# Practical Aspects of Mineral Thermobarometry

## Simplified models, and Darken's Quadratic Formalism

A simplified approach to dealing with formulations for activity coefficients in complex phases with regular and reciprocal interactions is presented by Powell and Holland (1993) Am. Min. 78, 1174-1180.

[ more to come here ... ]

#### Darken's quadratic formalism

We expect the activity coefficient for a species *i* to
behave differently at the dilute end (Henry's Law) and at the high
concentration end (Raoult's Law) of the range. In many cases it can
help to circumvent the problem of fitting a single model for
activity-composition relations across the entire range if we adopt an
approach called Darken's quadratic formalism [Powell (1987) American
Mineralogist 72, 1-11]. With this approach we consider each end of
the solid solution series as a separate region, and treat each region
as a regular solution between one real end member and one fictive end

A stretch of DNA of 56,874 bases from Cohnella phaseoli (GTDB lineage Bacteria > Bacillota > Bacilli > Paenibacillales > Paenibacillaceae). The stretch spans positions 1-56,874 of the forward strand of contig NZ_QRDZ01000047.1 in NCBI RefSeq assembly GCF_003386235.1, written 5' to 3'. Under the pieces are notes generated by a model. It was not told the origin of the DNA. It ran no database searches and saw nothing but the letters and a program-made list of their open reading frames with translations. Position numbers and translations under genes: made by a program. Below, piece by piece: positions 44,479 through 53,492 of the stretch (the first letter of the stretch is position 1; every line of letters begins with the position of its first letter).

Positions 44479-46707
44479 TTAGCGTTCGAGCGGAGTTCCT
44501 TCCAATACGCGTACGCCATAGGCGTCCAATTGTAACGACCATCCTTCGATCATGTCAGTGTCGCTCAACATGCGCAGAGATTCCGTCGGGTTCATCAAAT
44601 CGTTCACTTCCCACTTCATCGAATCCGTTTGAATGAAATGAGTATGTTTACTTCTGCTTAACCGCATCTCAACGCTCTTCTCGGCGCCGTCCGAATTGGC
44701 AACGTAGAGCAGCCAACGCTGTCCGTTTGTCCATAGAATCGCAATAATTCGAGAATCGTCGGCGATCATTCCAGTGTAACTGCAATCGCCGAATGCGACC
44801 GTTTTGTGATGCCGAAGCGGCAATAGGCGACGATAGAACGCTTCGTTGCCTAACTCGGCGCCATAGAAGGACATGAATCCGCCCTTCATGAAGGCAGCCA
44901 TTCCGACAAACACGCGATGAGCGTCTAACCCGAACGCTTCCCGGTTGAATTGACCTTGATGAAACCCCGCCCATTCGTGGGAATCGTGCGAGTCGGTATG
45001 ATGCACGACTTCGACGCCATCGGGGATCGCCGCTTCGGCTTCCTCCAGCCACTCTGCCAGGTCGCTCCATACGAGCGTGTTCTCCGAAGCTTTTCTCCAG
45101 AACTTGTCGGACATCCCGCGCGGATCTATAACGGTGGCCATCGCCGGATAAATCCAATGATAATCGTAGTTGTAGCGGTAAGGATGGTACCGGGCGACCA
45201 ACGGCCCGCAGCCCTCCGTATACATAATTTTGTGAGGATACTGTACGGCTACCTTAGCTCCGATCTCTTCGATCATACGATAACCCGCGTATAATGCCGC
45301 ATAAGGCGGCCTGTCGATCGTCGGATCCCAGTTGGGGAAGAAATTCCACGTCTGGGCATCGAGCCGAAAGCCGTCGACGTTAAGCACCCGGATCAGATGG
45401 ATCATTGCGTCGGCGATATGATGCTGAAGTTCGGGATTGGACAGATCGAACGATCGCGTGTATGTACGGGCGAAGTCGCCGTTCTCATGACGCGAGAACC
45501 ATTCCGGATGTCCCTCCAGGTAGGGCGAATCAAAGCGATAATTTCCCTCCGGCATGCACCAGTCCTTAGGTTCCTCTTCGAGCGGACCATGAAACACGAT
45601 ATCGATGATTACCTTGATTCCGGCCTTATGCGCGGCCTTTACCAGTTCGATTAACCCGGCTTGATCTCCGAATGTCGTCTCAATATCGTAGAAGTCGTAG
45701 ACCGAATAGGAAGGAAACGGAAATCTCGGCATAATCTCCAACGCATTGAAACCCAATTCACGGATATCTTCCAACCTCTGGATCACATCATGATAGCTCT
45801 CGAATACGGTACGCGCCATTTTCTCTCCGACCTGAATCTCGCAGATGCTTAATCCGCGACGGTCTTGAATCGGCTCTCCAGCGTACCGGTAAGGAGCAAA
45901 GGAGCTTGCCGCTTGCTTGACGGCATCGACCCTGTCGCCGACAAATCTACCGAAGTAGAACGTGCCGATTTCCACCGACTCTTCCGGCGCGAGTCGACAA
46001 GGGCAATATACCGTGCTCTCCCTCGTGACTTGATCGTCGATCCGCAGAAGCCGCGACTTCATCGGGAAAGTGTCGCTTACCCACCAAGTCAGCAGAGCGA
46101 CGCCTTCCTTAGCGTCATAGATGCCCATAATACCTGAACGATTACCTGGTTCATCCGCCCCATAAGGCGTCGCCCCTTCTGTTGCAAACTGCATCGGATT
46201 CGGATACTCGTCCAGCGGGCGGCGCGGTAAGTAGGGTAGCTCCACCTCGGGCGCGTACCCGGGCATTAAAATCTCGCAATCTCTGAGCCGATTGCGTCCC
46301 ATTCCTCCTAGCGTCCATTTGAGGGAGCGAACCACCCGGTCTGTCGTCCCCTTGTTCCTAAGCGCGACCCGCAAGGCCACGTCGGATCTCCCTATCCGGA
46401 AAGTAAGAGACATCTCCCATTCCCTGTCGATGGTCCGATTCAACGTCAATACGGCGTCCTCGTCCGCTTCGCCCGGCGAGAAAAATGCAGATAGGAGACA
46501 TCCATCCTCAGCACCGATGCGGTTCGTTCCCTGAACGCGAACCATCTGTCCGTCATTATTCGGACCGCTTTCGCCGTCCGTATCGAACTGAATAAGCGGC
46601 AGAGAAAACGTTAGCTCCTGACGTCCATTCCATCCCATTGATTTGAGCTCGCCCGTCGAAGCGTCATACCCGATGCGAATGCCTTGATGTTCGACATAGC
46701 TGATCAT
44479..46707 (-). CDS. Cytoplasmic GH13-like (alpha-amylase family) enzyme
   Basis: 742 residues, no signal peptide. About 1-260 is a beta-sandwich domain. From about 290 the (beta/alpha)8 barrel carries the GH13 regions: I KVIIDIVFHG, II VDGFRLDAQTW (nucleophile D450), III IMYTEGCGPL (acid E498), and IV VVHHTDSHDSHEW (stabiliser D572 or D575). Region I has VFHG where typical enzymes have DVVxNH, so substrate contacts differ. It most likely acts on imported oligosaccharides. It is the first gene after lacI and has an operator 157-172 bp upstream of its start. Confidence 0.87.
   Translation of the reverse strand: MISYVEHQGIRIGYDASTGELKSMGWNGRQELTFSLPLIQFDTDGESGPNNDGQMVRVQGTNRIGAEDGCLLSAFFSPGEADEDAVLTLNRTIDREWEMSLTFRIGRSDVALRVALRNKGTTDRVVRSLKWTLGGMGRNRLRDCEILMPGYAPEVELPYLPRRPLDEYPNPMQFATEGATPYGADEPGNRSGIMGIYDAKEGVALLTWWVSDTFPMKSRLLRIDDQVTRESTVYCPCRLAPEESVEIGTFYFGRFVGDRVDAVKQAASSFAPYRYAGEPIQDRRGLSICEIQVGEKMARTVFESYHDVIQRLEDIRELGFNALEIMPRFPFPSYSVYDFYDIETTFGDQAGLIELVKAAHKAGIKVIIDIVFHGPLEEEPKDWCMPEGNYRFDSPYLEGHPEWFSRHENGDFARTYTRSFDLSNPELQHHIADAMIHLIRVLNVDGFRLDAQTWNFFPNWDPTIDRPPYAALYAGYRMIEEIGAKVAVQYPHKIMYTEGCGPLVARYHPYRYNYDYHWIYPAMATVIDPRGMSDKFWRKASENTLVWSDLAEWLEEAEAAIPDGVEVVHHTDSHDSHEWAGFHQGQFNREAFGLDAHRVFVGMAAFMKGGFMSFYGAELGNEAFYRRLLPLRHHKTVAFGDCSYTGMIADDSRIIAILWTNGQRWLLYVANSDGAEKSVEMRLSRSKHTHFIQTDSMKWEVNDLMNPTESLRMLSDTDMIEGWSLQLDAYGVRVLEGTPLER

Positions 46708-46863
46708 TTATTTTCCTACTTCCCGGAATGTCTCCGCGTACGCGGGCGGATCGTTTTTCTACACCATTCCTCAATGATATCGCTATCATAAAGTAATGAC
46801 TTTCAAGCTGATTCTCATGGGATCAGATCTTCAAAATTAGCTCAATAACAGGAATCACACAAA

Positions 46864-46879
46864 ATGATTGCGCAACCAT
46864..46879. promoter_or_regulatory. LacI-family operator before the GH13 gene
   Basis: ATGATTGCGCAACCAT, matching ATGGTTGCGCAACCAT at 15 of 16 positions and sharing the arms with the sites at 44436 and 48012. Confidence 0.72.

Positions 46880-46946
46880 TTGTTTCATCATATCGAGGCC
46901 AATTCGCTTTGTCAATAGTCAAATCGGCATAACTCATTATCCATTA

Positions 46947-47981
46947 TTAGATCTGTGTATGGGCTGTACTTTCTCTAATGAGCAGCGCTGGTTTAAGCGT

member. The "quadratic" part of the name comes from the simplest
formulation for a binary solution in which ln(activity coefficient)
is proportional to (1-*Xi*)^{2}.

An application of Darken's Quadratic Formalism to plagioclase can be found in Holland and Powell (1992) American Mineralogist 77, 53-61.

#### Sources and further reading

The full references for the citations given above are:

- Holland, TJB, and Powell, R, (1992). Plagioclase feldspars: activity-composition relations based upon Darken’s Quadratic Formalism and Landau theory. American Mineralogist, 77, 53-61.
- Powell, R, (1987). Darken ’s quadratic formalism and the thermodynamics of minerals. American Mineralogist, 72, 1-11.
- Powell, R, and Holland, TJB, (1993).On the formulation of simple mixing models for complex phases. American Mineralogist 78,1174 –1180.

This page last modified 12 October 2004